In sum, the newly published Netherlands model BIT is but a reflection of a long standing debate in arbitration. Yet, it is interesting enough to see how the debate has influenced practice. One can only wonder if the Netherlands’ new model BIT, and the European Union’s proposal to create a standing multilateral investment court is the realization of Jan Paulson’s vision expressed in his inaugural lecture. Before presenting his argument against the moral hazard, which he believed unilateral appointments to be, Jan Paulson stated: “What I propose seems to put me in a minority of one, judging by the rather uniform reactions to my occasional public utterances on the topic. But these reactions, I believe, are based on comfort in the status quo – not analysis. So I intend to soldier on, and expect to find myself in the majority well before 2060″. [11]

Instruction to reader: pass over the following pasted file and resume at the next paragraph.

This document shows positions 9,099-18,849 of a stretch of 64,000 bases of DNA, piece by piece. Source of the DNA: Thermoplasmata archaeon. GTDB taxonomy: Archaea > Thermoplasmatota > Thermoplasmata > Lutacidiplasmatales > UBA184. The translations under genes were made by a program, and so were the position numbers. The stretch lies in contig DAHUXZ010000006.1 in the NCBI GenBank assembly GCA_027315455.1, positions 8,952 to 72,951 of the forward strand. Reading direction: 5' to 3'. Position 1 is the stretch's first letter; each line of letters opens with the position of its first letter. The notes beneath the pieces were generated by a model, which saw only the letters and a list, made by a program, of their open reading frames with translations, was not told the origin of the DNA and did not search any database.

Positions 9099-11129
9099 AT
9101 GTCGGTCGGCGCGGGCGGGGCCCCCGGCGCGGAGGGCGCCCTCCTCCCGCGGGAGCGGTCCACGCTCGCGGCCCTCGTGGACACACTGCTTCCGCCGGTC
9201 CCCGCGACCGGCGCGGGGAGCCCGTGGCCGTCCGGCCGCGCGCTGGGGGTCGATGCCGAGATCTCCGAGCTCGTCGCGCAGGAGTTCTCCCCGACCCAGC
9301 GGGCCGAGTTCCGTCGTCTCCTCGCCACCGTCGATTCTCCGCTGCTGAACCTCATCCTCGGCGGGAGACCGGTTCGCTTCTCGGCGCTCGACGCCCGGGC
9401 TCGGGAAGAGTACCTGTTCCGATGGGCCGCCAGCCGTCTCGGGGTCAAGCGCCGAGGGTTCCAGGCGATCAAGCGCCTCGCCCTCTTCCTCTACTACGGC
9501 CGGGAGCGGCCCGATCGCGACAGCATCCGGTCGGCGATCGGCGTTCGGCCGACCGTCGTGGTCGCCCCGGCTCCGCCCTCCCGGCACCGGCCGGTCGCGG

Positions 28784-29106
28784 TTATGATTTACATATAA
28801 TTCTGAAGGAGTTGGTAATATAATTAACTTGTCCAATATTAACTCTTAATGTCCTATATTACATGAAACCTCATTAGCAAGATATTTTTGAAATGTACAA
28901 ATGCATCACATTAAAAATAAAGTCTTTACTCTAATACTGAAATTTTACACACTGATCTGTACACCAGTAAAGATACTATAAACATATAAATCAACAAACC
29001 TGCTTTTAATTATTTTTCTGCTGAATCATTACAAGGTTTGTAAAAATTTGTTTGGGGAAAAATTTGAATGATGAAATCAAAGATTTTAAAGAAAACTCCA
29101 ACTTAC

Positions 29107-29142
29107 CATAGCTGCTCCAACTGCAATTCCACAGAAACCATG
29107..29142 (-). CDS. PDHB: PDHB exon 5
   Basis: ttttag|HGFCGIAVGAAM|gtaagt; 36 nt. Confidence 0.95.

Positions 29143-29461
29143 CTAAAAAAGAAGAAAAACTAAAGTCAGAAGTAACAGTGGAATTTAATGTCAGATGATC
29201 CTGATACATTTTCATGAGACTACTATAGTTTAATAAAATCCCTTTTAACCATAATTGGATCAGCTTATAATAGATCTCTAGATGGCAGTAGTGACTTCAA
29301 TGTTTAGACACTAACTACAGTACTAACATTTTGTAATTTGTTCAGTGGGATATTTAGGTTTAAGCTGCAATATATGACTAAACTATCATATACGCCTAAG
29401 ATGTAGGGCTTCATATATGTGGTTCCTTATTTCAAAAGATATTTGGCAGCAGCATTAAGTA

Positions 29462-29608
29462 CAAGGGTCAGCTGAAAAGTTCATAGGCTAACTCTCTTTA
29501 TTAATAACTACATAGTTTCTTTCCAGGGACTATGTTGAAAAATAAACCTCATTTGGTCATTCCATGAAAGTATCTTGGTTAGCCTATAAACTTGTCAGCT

[1] Inaugural Lecture as Holder of the Michael R. Klein Distinguished Scholar Chair University of Miami School of Law 29 April 2010.

[2] Jan Paulsson, Must We Live with Unilaterals?, in: Aba Section of International Law, 2013, Volume 1, Issue 1 pp. 5-9.

[3] Jan Paulsson, ibid. p. 6.

[4] Inaugural Lecture as Holder of the Michael R. Klein Distinguished Scholar Chair University of Miami School of Law 29 April 2010.

[5] Inaugural Lecture as Holder of the Michael R. Klein Distinguished Scholar Chair University of Miami School of Law 29 April 2010.

[6] Charles Brower, The (Abbreviated) Case for Party Appointments in International Arbitration, in: Aba Section of International Law, 2013, Volume 1, Issue 1 pp. 10-13.

[7] Charles Brower, ibid. p. 11.

[8] Charles Brower, ibid. p. 11.

[9] Charles Brower, ibid. p. 12.

[10] Charles Brower, ibid. p. 12,

[11] Inaugural Lecture as Holder of the Michael R. Klein Distinguished Scholar Chair University of Miami School of Law 29 April 2010.